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Some 2,000 workers in crashes

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An accident involving garment workers in Kampong Speu province’s Phnom Sruoch district last year. SUPPLIED

Some 2,000 workers in crashes

Nearly two thousand factory workers were injured in almost 1,700 traffic accidents across the Kingdom last year, a report by the Ministry of Labour and Vocational Training’s National Social Security Fund (NSSF) revealed.

Published on Wednesday, the report said 1,894 workers were involved in traffic accidents. Of these, 40 were killed, 3,492 sustained serious injuries and 1,505 were slightly wounded.

Detailing the specific nature the 1,692 incidents, it said there were 1,565 motorbike accidents, 27 involving cars, 18 were workers’ lorry accidents and 12 involved tuk-tuks. There were also 19 bicycle accidents and 86 involving pedestrians. One factory worker was injured by a train.

The report said speeding excessively was the cause of 40 per cent of the accidents involving factory workers.

The report said 24 per cent of accidents were the result of careless overtaking, 17 per cent was due to the failure to respect the right of way, while technical issues accounted for 18 per cent.

NSSF policy bureau director Heng Sophanarith said the number of workers involved in traffic accidents decreased by 49 per cent compared to 2017.

The report said at least 2,109 workers fainted at 17 factories across the Kingdom during the period.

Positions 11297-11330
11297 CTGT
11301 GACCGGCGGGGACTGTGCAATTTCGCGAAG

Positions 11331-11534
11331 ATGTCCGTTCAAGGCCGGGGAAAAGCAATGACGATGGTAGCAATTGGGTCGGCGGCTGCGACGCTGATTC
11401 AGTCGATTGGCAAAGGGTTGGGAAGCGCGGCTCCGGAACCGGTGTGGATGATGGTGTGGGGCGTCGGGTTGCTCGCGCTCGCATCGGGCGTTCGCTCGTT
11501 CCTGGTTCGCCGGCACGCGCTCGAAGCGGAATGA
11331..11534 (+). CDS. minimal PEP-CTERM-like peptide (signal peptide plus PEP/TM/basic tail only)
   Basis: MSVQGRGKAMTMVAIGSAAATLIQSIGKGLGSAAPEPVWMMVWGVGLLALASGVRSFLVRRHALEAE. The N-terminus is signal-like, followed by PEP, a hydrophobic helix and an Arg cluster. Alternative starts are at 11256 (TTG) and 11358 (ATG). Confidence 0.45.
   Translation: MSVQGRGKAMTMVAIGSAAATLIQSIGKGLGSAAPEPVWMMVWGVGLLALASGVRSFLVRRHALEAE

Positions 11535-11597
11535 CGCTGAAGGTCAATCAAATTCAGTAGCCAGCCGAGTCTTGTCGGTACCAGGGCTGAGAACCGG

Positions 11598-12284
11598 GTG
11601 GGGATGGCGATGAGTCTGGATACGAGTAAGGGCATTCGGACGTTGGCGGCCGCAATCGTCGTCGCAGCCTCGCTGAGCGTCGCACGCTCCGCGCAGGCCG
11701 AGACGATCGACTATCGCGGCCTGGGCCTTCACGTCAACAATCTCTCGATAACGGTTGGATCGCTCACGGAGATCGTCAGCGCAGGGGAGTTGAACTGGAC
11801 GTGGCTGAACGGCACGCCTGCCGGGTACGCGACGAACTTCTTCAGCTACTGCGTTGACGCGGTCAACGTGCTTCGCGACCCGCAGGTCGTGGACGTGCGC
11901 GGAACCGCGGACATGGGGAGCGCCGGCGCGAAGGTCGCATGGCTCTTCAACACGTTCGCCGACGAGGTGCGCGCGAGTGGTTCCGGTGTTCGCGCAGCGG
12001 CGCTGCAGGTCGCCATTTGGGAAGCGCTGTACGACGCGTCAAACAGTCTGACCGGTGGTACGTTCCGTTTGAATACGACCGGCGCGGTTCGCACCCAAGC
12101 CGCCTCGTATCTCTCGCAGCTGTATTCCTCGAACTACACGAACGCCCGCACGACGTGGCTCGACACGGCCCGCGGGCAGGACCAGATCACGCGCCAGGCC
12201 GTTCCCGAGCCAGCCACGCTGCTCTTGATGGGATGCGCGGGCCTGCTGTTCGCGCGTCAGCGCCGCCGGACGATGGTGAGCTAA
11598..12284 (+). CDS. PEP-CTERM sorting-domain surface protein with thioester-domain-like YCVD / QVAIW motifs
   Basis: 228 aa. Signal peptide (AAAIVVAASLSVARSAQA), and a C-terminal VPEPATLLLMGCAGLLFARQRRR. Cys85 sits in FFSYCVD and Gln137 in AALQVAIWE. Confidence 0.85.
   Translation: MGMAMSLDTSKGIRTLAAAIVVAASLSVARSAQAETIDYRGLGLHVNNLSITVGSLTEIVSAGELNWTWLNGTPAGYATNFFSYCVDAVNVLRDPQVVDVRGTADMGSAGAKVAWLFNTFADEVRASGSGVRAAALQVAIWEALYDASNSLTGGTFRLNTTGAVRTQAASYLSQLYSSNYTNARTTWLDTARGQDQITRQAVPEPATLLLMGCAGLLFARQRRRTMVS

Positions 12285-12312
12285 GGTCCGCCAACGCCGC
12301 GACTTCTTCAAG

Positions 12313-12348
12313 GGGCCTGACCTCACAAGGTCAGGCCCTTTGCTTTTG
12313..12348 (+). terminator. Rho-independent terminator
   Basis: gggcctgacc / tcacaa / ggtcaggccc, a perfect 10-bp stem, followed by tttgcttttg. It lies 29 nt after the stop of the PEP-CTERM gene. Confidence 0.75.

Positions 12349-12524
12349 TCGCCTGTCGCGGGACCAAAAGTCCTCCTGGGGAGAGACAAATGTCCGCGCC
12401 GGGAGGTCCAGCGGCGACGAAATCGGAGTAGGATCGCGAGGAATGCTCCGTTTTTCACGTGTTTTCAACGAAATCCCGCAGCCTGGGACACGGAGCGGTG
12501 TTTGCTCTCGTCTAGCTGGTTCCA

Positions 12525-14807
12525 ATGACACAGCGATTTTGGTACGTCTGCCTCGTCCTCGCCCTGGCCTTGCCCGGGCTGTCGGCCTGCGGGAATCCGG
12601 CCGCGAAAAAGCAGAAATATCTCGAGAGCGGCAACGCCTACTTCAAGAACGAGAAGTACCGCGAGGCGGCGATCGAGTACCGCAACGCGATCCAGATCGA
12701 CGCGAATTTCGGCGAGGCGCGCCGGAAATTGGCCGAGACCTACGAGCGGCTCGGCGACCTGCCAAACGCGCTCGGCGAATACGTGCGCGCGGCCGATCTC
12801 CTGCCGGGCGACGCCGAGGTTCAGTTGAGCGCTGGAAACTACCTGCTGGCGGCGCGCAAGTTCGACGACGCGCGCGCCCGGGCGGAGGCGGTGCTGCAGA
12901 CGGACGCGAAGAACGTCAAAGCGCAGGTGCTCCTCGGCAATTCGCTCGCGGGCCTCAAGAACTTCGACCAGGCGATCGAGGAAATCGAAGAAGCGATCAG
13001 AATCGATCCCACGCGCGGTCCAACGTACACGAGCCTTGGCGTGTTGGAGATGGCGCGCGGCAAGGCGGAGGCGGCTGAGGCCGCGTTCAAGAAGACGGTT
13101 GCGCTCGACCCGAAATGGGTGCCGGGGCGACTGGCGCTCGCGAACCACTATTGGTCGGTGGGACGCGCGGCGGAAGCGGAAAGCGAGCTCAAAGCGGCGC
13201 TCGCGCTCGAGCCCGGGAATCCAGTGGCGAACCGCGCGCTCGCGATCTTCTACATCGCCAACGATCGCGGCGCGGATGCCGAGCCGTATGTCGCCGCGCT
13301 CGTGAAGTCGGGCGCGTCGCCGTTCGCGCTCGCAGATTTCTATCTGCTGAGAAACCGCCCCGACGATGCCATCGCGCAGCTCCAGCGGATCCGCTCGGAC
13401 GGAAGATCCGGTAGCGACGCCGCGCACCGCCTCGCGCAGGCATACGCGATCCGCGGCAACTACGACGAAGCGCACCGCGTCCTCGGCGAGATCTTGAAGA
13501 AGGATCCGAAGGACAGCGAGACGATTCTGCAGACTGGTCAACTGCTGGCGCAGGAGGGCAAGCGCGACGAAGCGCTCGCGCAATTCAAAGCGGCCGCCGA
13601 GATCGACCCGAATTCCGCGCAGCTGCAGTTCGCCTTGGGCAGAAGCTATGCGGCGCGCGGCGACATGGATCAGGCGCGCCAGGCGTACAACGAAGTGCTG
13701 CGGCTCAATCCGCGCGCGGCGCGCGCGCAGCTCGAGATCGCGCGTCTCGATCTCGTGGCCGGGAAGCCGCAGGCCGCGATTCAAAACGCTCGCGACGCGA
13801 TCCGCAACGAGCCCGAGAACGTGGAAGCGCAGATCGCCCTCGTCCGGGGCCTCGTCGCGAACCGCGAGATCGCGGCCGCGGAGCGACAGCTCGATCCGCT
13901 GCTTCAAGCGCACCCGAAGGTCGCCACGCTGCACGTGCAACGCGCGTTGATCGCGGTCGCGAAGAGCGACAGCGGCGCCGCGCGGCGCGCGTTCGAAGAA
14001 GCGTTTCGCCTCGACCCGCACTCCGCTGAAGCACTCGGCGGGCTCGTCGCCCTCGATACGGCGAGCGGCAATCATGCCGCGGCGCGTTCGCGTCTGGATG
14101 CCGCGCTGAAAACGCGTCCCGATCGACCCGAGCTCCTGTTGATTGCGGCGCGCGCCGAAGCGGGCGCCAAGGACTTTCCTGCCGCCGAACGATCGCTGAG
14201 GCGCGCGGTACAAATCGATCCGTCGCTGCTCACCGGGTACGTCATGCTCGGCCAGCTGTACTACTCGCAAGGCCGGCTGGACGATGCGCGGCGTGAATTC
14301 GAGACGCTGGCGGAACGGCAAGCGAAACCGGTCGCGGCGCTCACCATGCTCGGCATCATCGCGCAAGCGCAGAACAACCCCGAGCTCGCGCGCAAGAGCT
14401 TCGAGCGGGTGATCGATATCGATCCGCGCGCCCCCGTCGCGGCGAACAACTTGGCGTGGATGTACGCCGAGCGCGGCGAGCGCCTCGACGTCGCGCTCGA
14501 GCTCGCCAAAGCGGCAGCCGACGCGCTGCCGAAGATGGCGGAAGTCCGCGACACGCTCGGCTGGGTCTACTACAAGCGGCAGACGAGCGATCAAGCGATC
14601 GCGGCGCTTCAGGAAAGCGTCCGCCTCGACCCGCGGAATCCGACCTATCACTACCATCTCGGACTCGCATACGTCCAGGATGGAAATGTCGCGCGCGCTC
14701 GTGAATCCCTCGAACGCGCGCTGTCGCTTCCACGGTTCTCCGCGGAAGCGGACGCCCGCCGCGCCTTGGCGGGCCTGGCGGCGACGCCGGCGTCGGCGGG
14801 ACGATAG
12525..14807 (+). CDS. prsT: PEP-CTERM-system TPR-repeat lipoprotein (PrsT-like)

The figures were obtained by a working group conducting visits to research fainting cases in an attempt to find the cause and take measures to improve factory conditions, Sophanarith said.

He said five fewer factories had experienced worker faintings compared to 2017, but the number of workers who fainted had increased by 506 – a 32 per cent rise.

Most of the incidents began with only one or two workers fainting, Sophanarith said, but this caused others to become scared, leading to mass faintings.

NSSF director Ouk Samvithyea said at a conference on Tuesday outlining the results of last year that Cambodia’s economy continued to grow, including the garment and footwear sectors, with local and foreign investors contributing significantly. This, he said, created jobs throughout the country.

“In line with this development, the Royal Government has taken into consideration the health of workers – with numerous challenges being faced, such as work-related accidents, fainting and traffic accidents,” he said.

Cambodia Labour Confederation president Ath Thorn said the report showed the issues workers were still facing and needed to be resolved.

“Regardless of whether there has been a decrease or increase, the figure is not small. It is big, and alarmingly so. We have to take measures to reduce faintings and traffic fatalities,” he said.

Ministry of Labour and Vocational Training spokesman Heng Sour said the NSSF would increase education about traffic safety and cooperate with relevant parties to monitor technical issues involving vehicles because many accidents resulted from tyres exploding or defective steering.

With regard to factory faintings, he said: “It is important to provide good ventilation and properly store strong smelling raw materials.”

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